Friday, November 14, 1997

Part of their world

FILM:

The little mermaid takes the big screen for a whole new
generation of movie-goersBy Stephanie Sheh

Daily Bruin Senior Staff

Jodi Benson arrives at the Four Seasons Hotel, dressed neatly in
a white blouse and red blazer, to share some memories. Her clear,
crisp voice fills the large carpeted room, a voice that brought to
life a 16-year-old mermaid eight years ago.

"I actually created the voice in the ladies’ room right before I
went into the audition," Benson recalls. Today, "The Little
Mermaid" is back on the big screen for a limited two week
engagement. "They had this lounge outside the ladies’ room and I
just looked in the mirror and I kind of read through it and
thought, ‘Well, maybe I’ll try this voice.’"

Benson beat out hundreds of contenders for the role of Ariel
with just that voice. When casting for the free-spirited heroine,
the filmmakers did not want to see any of the actress’ faces nor
did they want to know any of their previous credits. Casting
decisions were based on demo tapes that were submitted. This is in
stark contrast to the star-studded animated pictures that Disney
has produced since.

Benson says that writing and directing team Ron Clements and
John Musker told her, "We knew when we heard it that was what we
wanted, but we didn’t know what we wanted until we heard it."

It took Clements and Musker a long time to decide on Ariel’s
voice. In fact, Benson didn’t even find out she got the role until
approximately a year later.

"Then I didn’t remember it," Benson admits. "So I said, ‘Do you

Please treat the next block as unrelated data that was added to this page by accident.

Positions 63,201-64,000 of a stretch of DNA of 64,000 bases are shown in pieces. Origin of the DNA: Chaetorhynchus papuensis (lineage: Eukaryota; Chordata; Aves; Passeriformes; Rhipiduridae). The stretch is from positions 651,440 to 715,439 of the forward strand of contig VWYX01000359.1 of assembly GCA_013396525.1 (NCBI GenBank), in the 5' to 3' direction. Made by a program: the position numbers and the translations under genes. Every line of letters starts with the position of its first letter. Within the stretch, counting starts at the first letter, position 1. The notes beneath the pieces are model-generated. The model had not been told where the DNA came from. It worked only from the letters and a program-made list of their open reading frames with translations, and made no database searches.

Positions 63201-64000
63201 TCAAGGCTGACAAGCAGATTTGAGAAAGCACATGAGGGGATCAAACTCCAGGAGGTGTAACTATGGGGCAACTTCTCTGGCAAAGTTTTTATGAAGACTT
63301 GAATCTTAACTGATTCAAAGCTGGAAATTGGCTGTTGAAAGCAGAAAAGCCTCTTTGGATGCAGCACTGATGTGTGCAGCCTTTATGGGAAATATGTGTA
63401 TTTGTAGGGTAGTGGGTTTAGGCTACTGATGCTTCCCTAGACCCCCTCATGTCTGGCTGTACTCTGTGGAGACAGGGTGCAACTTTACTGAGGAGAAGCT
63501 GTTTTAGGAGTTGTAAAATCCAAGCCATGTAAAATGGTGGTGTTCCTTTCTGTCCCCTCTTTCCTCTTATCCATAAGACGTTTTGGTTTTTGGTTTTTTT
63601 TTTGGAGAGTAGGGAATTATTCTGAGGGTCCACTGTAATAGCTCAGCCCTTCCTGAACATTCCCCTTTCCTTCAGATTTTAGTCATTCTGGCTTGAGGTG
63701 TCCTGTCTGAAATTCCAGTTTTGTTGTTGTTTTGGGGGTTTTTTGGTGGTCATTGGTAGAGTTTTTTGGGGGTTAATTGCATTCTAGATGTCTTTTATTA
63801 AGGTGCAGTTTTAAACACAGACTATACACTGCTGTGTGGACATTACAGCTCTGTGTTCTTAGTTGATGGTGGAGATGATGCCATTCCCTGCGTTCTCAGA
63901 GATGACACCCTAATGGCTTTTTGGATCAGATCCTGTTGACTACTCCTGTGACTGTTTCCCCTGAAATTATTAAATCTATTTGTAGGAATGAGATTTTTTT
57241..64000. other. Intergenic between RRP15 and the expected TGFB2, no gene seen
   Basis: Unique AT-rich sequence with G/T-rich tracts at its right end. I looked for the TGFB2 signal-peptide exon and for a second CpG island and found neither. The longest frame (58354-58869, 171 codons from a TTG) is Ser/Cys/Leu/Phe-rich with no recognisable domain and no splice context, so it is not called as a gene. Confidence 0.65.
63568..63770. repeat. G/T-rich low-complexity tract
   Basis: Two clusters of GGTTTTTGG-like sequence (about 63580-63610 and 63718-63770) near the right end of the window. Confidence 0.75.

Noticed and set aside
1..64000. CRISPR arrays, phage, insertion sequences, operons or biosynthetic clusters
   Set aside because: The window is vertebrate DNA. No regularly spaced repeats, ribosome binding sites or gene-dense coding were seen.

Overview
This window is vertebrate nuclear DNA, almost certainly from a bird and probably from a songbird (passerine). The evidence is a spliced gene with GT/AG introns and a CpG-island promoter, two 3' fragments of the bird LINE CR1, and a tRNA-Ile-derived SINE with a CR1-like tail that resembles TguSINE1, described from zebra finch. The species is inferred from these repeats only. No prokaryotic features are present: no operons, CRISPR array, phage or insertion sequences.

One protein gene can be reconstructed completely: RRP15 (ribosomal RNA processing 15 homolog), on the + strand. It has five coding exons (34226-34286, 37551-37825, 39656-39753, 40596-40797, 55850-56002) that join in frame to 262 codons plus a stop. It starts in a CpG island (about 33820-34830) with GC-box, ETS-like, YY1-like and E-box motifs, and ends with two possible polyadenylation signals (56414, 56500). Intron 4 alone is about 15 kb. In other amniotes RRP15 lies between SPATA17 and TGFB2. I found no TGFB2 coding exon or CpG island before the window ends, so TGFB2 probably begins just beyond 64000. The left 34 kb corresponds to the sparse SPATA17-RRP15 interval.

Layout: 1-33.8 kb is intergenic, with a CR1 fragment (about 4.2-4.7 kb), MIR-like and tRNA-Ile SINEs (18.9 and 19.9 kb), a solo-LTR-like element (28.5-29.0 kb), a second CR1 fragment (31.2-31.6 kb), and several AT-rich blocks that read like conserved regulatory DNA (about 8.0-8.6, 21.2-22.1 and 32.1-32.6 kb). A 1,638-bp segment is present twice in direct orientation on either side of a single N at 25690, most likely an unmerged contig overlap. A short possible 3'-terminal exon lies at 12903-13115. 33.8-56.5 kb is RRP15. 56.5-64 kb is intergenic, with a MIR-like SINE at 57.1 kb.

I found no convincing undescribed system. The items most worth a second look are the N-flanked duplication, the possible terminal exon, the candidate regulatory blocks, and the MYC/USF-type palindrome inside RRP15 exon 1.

have my tape? ‘Cause I don’t remember what I did.’"

This was Benson’s first time doing any type of character voice
work, but with her extensive musical theater background it’s no
great surprise that she would lend her voice to an animated
classic.

"I think when I was a kid, you pretend to be other characters,"
Benson says. "I would imitate people like Barbra Streisand. They
were like huge idols for me, so I would pretend to sing like
them."

Since "Mermaid" Benson has voiced characters for several
animated television series including "The Little Mermaid," "Pirates
of Dark Water" and "P.J. Sparkles." Although working in a recording
studio is no longer new to Benson, she’s still finds it fun.

"The way I can describe it is that you’re led into a room of
toys. You are a child (and they’re) just like ‘OK, go and have fun
for the next two hours,’" Benson says. "You are completely
uninhibited. The things you do in there you would never do in
public. You wouldn’t want people to see the faces you make and then
what you do with your body. So it’s kind of like free playtime.

"And it’s really amazing that you get paid to do it," Benson
continues. "But that’s the funny thing I suppose. I still am like,
‘You’re going to pay me to go in there and be goofy?’"

Although Benson had a lot of fun working on "The Little
Mermaid," it was challenging to only be able to use her voice to
express the necessary emotions.

She explains, "You think you’ve nailed something dead on and
you’re sobbing and you’re crying and you’re right there in the
moment. And then Ron and John will push the button and they’ll say,
‘It’s really great but when we close our eyes, it’s not the right
thing. We’re not getting it.’ And you’re like, ‘Man, what more can
I do?’"

Benson did receive a sketch and a tape recording of one of the
songs to aid in her creating the character. The tape had the late
lyricist Howard Ashman singing "Part of Your World." Benson says
that his interpretation was so perfect that she mimicked every
nuance. Ashman also made tapes of other characters’ songs.

"You know Pat Carroll (Ursula) would be the first to say that he